Many would keep a small figurine or statue of a Tomte or Elf on their mantle or bookshelf to remind the household that their ancestors were watching and to invite the spirits or relatives in. However after the rise of Christianity the practice of leaving invitation to the spirits of deceased ancestors became frowned upon. The figurines were seen as keeping false idols and an invitation to the devils spirit. People began hiding the Tomte or abandoning them all together for fear of persecution. Some say that the Tomte and Elves went into hiding during this era, abandoning their homesteads and human families.
The Tomte were associated with the Winter Solstice and became the Swedish and Norwegian equivalent of Santa Claus. The Tomte were depicted often with or riding a pig or goat. The pig was considered a symbol of fertility and good luck and the goat was the Tomtes predecessor to the Yule holiday, known as The Yule Goat. Tradition had it that the Yule Goat would knock on doors delivering presents. It is thought that the Christmas gift bearing Tomte combined the two mythologies to preserve Pagan folklore of the ancestral spirits visiting the home.
Around the 1840’s in Denmark the Tomte or Nisse Elves took on the name of Julenisse, a singular Elf-gnome like creature who is said to live in a forest and comes riding a goat door to door to deliver gifts at Christmas. With the rise of the Santa Claus tradition, Julenisse eventually replaced the Yule Goat and took on a more Santa like appearance in his depiction. Following with the tradition of the Tomte, it is customary to leave a bowl of porridge for Julenisse in gratitude for his gifts.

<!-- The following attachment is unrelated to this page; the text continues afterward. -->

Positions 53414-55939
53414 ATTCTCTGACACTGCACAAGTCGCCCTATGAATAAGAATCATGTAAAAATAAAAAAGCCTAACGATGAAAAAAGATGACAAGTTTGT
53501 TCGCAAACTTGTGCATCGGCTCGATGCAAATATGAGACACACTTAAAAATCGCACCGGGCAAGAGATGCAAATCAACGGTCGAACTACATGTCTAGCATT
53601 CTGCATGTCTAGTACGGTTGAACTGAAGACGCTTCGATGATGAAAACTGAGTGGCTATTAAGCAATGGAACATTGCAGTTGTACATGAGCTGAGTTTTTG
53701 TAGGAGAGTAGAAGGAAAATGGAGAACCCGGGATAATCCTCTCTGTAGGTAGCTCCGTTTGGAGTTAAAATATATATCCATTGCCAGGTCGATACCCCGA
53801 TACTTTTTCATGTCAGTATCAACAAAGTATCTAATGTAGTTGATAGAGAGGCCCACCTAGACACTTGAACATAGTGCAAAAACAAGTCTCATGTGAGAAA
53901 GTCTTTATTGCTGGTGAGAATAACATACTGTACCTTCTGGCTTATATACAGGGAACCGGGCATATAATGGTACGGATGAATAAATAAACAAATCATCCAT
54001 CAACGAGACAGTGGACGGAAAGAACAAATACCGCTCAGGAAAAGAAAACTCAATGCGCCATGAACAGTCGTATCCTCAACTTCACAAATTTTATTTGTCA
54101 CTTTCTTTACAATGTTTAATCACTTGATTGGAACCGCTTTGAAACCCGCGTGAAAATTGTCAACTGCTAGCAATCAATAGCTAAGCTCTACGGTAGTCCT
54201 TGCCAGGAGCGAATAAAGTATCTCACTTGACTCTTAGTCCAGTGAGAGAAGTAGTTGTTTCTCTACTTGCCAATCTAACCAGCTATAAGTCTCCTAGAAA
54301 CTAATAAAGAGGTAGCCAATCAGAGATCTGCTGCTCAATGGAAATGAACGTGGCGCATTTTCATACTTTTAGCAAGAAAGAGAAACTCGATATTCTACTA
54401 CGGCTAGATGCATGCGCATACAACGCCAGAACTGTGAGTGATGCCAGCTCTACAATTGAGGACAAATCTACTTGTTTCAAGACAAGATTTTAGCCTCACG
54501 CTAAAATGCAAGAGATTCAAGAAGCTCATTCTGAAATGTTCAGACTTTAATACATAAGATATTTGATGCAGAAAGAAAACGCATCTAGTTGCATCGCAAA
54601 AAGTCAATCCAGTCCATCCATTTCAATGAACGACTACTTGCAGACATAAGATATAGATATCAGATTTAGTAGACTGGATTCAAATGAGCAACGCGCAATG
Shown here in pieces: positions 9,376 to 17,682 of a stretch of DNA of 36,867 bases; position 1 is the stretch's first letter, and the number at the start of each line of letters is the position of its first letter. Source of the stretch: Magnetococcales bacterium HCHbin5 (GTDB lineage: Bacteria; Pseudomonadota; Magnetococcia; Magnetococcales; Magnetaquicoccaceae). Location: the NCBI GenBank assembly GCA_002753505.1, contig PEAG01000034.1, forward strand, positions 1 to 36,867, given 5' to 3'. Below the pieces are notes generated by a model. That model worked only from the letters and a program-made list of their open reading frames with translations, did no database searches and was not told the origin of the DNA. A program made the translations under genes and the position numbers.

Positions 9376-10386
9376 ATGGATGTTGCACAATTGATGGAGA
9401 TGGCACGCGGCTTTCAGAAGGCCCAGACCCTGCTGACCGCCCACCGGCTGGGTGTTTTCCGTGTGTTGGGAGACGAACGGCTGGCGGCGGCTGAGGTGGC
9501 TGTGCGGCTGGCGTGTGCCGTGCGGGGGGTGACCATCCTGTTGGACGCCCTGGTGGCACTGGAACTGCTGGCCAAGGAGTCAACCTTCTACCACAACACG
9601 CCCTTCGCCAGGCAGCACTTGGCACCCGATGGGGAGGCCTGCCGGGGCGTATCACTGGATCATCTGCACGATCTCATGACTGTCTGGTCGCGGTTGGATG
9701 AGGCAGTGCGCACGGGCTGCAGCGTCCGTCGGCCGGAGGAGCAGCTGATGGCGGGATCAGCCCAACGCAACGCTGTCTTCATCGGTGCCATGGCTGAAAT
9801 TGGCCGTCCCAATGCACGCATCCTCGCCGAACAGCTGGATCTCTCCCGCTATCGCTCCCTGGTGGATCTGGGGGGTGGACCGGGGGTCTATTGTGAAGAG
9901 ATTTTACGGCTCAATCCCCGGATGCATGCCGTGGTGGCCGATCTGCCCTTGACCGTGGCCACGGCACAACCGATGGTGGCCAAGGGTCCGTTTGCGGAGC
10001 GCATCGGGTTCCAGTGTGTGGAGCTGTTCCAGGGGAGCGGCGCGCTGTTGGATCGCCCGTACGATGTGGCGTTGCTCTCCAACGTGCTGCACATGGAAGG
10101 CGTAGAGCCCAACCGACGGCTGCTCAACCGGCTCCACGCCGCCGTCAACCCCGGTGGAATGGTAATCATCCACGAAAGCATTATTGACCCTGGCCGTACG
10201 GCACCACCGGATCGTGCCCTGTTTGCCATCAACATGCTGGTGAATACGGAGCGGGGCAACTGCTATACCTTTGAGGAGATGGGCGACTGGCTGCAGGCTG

It was during the Victorian era that Elves became associated with Christmas in the USA, the United Kingdome and Canada. In the poem A Visit from St. Nicholas written by Clement Clarke Moore, St. Nicholas is referenced as an Elf. St. Nicholas gradually was replaced in popular culture by the jolly image of Santa Claus and there after Elves became popular in Christmas literature and imagery. The legends arose out the many stories and folklores of the existence of magical Christmas Elves that lived at the North Pole. They are usually described as very dainty with pointed ears and clad in green. The magical Christmas Elves are said to live in Santa’s workshop as toy builders. They tend to Santa’s flying reindeer, bake, and over see all things Christmas through out the year until Christmas Eve when the toys are delivered by Santa.
So perhaps the Elves find their place in Christmas through literature and fairy tales as the stuff of myth. Or maybe they are the spirits of our ancestors who try to protect us, unseen. The Elves, as we call them, seemed to have evolved from the Scandinavian Tomte traditions of long ago to find their way into popular European and American holiday culture.
There are those however, who believe that the Elves are real and still here, just in hiding. Studies done in Iceland in the last decade by the University of Iceland’s Faculty of Social Sciences reveal that overwhelming as a nation, the Icelanders believe that ghost are among us and that the Elves, known as the huldufolk or hidden folk, roam the country side, hiding in rocks and caves safely obscured to most humans.
Perhaps they are still here and maybe once a year on a cold winters night they return to check on us. When you leave out the plate of cookies and milk for Santa Claus set out a little bowl of porridge with butter, just in case to invite them in and let them know you still believe.
Angelique Duncan is proprietor of Twilight Faerie Nostalgic and Capricious Objects. Check out her artist page to find links to her shops and vintage inspired traditional holiday art. Visit again next month for more traditions and folklore.